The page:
Post-Tax Reform, several tax incentives still exist for residential home owners interested in energy-efficient home improvements. A couple of these tax incentives are outlined below. Taxpayers considering energy-efficient improvements should incorporate the following tax benefits into their decision process.


The 2018 Bipartisan Budget Act signed in February 2018 extended Residential Energy Efficient Property Credit (REEP) for energy-efficient improvements to a taxpayer’s home. The credit is extended through 12/31/21 and can be claimed on 2018-2021 tax year returns.

As you may know, the REEP credit involves expenditures to solar electric property; solar water heating property; fuel cell power plants; small wind energy property; and geothermal heat pump property.  This tax credit is 30% of the cost of alternative energy equipment that you installed on or in your home.  The home must be your main home where you live most of the year.  There is not maximum placed on this credit.  Qualified equipment includes solar panels, solar-powered water heaters, geothermal heat pumps, wind turbines, and fuel cells.  If your REEP credit is more than the tax you owe, you can carry forward any unused portion of this credit to next year’s tax return.  This REEP credit is available through 2021.


The other primary Residential Energy Credit is the Credit for Nonbusiness Energy Property (CNEP). The REEP credit and the CNEP credit are often confused.

As of October 2018, the CNEP credit has expired and is only available for property placed in service on 12/31/17 or before. Tax policy experts expect that Congress will extend the credit to 2018 but we don’t know yet.

Previously, the CNEP could be taken when qualified energy efficient improvements or expenditures were made to your principal residence, including new insulation; replacement windows; skylights and doors; central air conditioners; certain water heaters, furnaces or boilers; and a new metal or asphalt roof specifically treated to reduce heat loss. In order to qualify for the CNEP, there must be a reasonable expectation that the qualified energy efficiency improvements will remain in use for at least five years.  In addition, the energy property had to meet certain energy efficiency criteria.  See the following link to the website for an outline of these criteria.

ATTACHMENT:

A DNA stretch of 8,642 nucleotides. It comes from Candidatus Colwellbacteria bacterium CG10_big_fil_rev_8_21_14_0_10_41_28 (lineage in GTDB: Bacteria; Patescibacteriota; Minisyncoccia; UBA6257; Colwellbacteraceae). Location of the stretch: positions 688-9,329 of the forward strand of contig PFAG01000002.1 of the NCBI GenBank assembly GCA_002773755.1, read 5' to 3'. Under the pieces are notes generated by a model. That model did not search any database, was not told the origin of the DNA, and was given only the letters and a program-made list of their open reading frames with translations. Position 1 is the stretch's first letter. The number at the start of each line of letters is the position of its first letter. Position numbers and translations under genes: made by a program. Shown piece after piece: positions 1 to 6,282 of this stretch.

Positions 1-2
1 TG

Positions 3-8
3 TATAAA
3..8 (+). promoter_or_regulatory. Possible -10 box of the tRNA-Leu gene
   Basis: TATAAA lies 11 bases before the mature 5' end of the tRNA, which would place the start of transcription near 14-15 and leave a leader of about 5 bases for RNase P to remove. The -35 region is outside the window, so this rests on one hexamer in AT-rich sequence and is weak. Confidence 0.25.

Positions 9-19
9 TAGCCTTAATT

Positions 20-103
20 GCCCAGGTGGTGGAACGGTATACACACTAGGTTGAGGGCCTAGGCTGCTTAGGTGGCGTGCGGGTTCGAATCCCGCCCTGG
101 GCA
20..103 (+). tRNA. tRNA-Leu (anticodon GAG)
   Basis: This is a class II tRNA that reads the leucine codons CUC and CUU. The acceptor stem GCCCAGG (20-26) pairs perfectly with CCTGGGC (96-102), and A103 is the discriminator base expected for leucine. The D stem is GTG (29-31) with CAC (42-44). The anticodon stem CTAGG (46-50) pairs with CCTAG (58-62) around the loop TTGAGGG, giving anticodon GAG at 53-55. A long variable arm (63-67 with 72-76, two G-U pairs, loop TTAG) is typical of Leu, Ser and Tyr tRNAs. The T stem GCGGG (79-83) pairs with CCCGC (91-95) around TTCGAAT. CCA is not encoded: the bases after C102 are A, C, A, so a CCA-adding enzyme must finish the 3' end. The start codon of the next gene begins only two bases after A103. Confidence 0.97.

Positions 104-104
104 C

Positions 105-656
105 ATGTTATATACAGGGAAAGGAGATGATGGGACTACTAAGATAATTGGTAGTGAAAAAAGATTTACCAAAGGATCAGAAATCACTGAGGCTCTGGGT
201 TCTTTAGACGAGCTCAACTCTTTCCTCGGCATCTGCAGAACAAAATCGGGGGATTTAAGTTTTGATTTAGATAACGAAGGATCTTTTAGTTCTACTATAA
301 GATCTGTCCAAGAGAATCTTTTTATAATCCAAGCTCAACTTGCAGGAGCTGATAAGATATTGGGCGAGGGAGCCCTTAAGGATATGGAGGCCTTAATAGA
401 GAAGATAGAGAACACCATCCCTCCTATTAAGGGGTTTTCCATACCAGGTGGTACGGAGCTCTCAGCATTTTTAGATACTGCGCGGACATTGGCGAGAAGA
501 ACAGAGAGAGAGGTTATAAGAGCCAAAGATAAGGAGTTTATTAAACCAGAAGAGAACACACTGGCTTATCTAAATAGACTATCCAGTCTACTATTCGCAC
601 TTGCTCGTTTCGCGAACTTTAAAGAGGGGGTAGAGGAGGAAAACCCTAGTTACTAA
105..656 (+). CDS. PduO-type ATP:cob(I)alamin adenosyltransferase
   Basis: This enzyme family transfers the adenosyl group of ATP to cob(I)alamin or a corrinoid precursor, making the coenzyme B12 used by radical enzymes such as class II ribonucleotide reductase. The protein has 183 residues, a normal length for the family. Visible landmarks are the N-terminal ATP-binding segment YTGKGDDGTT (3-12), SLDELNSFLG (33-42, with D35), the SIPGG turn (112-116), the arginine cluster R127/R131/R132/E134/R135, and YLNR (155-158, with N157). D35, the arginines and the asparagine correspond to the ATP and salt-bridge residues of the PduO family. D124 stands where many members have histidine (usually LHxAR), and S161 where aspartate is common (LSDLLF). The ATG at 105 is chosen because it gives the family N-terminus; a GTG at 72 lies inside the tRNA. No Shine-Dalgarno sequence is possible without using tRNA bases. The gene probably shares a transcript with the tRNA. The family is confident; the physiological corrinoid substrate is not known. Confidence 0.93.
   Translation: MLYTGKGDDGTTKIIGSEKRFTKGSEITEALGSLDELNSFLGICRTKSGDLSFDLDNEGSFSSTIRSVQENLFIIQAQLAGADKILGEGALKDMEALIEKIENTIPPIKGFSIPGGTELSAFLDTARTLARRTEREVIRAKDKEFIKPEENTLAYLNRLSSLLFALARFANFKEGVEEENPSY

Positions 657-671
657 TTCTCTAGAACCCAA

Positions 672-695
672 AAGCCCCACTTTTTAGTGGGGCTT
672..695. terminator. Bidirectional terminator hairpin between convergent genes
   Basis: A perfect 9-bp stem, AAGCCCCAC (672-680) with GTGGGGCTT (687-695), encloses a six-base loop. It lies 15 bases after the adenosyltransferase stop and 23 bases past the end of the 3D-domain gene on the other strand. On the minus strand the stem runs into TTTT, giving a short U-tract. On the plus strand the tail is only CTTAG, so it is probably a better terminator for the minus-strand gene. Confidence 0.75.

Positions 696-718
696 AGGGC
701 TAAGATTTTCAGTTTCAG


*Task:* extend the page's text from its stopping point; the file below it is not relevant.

The CNEP was equal to 10% of qualified energy efficiency improvements installed plus qualified residential energy property expenditures.  The maximum CNEP is equal to $500 after reduction by CNEP credits allowed in previous years.


Massachusetts tax law allows taxpayers who own or rent a principal residence in MA a potential tax credit for renewable energy source property installed at their home. The credit amount is equal to 15% of the qualified property up to $1,000.  The $1,000 limit is a lifetime limit for the entire time the taxpayer lives in the principal residence that is improved.

Improvements paid for by the landlord/owner not living at the property are not eligible.

In order to claim the credit, the following criteria must be met:

  • Property installed must be original use
  • Property must be expected to last five years
  • Property must meet the performance and quality standards prescribed by the Commission of Revenue. These requirements are outlined under MA Code 830 CMR 62.6.1.

The tax credit is claimed by filing MA Schedule EC. According to the instruction for Schedule EC, qualified renewable energy source property is property which transmits or uses solar energy for heating or cooling, for providing hot water or electricity, or which uses wind energy to generate electricity or mechanical forms of energy for non-business residential purposes.

Examples of renewable solar and wind energy items include:

  • Collectors (i.e. Solar Panels, Wind Turbines)
  • Rock Beds
  • Heat Exchangers
  • Windmills
  • Wind-Driven Generators
  • Power Conditioning and Storage Devices


Several tax incentives exist at both the Federal and state level for home owners interested in energy-efficient home improvements. When these types of improvements are completed, make sure you don’t miss the opportunity to reduce your income tax bill.

The above credits only apply to residential properties. Several other credits are available to business and rental property owners interested in installing energy-efficient property.  The following website is a great resource to find energy tax incentives, including Federal, state, and local.

Database of State Incentives for Renewables & Efficiency®

Please feel free to reach out with questions you have on Energy Tax Credits or any other tax topic.

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